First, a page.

The retrospective and single-center design was one of the major limitations of our study. Secondly, the relatively small sample size also increased the probability of selection bias. Thirdly, we could not measure the amount or direction of blood flowing through collateral vessels or correctly demonstrate the patency of the PCoA or P1 on CTA images because high-quality lateral projection images were lacking for some patients. Fourthly, previous studies used different definitions for hypoplasia of vascular segments, and the conclusions in this study were only based on our definition. Finally, our conclusions would be more convincing if we could record dynamic changes in the monocyte and lymphocyte counts; therefore, prospective studies with monocyte and lymphocyte count calculation at more time points are needed. Moreover, we did not take into account the possible role of arterial stiffness that may be an important predictor for HT after (intravenous, mechanical or both).47,48 Finally, this study did not exclude patients without recanalization success because this study aimed to explore the impact of anatomical factors on HT and identify biomarkers of blood samples in AIS patients treated by MT.
Both the DT model and multivariate logistic regression model confirmed that the poor lower collateral status and the higher PLR were significantly associated with an increased risk for HT in AIS patients after MT. As a clinically available biomarker, PLR may be one of the cost-effective and practical predictors for HT. Further prospective multicenter studies are needed to validate our findings.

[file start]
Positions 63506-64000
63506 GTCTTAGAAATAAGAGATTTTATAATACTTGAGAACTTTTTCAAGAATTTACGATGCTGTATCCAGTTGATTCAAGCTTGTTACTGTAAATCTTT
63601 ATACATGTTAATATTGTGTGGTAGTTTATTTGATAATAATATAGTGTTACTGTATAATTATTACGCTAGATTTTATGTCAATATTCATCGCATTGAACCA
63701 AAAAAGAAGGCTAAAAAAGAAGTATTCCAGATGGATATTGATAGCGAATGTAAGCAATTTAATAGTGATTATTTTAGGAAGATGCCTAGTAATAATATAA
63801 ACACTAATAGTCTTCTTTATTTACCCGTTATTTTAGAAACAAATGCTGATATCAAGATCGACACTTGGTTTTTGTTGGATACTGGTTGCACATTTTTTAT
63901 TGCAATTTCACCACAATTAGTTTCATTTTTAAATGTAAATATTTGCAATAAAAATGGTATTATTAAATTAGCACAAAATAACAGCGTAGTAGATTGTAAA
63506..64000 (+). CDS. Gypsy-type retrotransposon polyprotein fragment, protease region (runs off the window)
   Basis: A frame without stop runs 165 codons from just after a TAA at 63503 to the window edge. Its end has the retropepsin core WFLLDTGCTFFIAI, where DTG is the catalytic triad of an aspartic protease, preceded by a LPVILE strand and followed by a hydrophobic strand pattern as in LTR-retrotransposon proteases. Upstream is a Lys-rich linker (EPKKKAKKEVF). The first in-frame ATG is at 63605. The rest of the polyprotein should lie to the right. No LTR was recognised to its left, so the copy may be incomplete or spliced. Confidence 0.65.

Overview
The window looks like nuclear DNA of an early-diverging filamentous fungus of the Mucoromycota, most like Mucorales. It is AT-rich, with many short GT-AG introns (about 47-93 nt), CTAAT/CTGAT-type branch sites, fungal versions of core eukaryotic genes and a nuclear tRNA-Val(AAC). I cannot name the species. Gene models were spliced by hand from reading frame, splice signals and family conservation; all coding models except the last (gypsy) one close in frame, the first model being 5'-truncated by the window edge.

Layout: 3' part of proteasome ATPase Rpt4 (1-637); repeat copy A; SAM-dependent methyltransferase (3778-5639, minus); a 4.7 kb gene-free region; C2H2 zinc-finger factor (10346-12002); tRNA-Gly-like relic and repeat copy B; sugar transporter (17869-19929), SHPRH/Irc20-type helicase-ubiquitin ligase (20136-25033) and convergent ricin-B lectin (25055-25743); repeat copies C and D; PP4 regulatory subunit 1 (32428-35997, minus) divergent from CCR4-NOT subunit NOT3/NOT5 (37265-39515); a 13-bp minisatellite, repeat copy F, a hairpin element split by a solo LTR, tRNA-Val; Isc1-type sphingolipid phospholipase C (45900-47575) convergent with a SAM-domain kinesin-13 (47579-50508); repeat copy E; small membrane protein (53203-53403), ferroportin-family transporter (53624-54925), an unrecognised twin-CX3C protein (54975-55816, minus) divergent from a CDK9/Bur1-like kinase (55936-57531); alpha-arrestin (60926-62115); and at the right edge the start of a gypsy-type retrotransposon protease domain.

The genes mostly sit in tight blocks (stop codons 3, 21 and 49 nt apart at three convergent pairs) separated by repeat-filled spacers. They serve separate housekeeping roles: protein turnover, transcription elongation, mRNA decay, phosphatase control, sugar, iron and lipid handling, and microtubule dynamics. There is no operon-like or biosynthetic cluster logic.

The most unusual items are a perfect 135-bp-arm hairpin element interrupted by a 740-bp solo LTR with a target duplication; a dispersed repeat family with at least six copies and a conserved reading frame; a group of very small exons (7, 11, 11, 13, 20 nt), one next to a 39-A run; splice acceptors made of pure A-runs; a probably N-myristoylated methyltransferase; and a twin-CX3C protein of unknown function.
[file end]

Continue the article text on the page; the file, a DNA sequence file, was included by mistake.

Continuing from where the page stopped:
The authors are accountable for all aspects of the work in ensuring that questions related to the accuracy or integrity of any part of the work are appropriately investigated and resolved.
The authors report no conflicts of interest in this work.
1. Álvarez-Sabín J, Maisterra O, Santamarina E, et al. Factors influencing haemorrhagic transformation in ischaemic stroke. Lancet Neurol. 2013;12:689–705. doi:10.1016/S1474-4422(13)70055-3
2. García-Culebras A, Palma-Tortosa S, Moraga A, et al. Toll-like receptor 4 mediates hemorrhagic transformation after delayed tissue plasminogen activator administration in in situ thromboembolic stroke. Stroke. 2017;48:1695–1699. doi:10.1161/STROKEAHA.116.015956
3. Huang G-Q, Zeng Y-Y, Cheng Q-Q, et al. Low triiodothyronine syndrome is associated with hemorrhagic transformation in patients with acute ischaemic stroke. Aging. 2019;11:6385–6397. doi:10.18632/aging.102195
4. Wang T, Duan Y-M, Fu Q, et al. IM-12 activates the Wnt–β-catenin signaling pathway and attenuates rtPA-induced hemorrhagic transformation in rats after acute ischemic stroke. Biochem Cell Biol. 2019;97:702–708. doi:10.1139/bcb-2018-0384
5. Jin R, Xiao AY, Li J, et al. PI3Kγ (Phosphoinositide 3-Kinase-γ) inhibition attenuates tissue-type plasminogen activator-induced brain hemorrhage and improves microvascular patency after embolic stroke. Hypertension. 2019;73:206–216. doi:10.1161/HYPERTENSIONAHA.118.12001
6. Li F, Ren Y, Cui X, et al. Postoperative hyperglycemia predicts symptomatic intracranial hemorrhage after endovascular treatment in patients with acute anterior circulation large artery occlusion. J Neurol Sci. 2019;409:116588. doi:10.1016/j.jns.2019.116588
7. Semerano A, Laredo C, Zhao Y, et al. Leukocytes, collateral circulation, and reperfusion in ischemic stroke patients treated with mechanical thrombectomy. Stroke. 2019;50:3456–3464. doi:10.1161/STROKEAHA.119.026743
8. Yu J, Zhu H, Taheri S, et al. Serum amyloid A-mediated inflammasome activation of microglial cells in cerebral ischemia. J Neurosci. 2019;39:9465–9476. doi:10.1523/JNEUROSCI.0801-19.2019
9. Tsygan NV, Trashkov AP, Litvinenko IV, et al. Autoimmunity in acute ischemic stroke and the role of blood-brain barrier: the dark side or the light one? Front Med. 2019;13:420–426. doi:10.1007/s11684-019-0688-6
10. Serrano CV, de Mattos Fernando R, Pitta FG, et al. Association between neutrophil-lymphocyte and platelet-lymphocyte ratios and coronary artery calcification score among asymptomatic patients: data from a cross-sectional study. Mediators Inflamm. 2019;2019:6513847. doi:10.1155/2019/6513847
11. Zhang Y, Yang P, Wang J. Peripheral blood platelet to lymphocyte ratio as potential diagnostic and prognostic markers of acute cerebral infarction and its clinical significance. Clin Lab. 2019;65.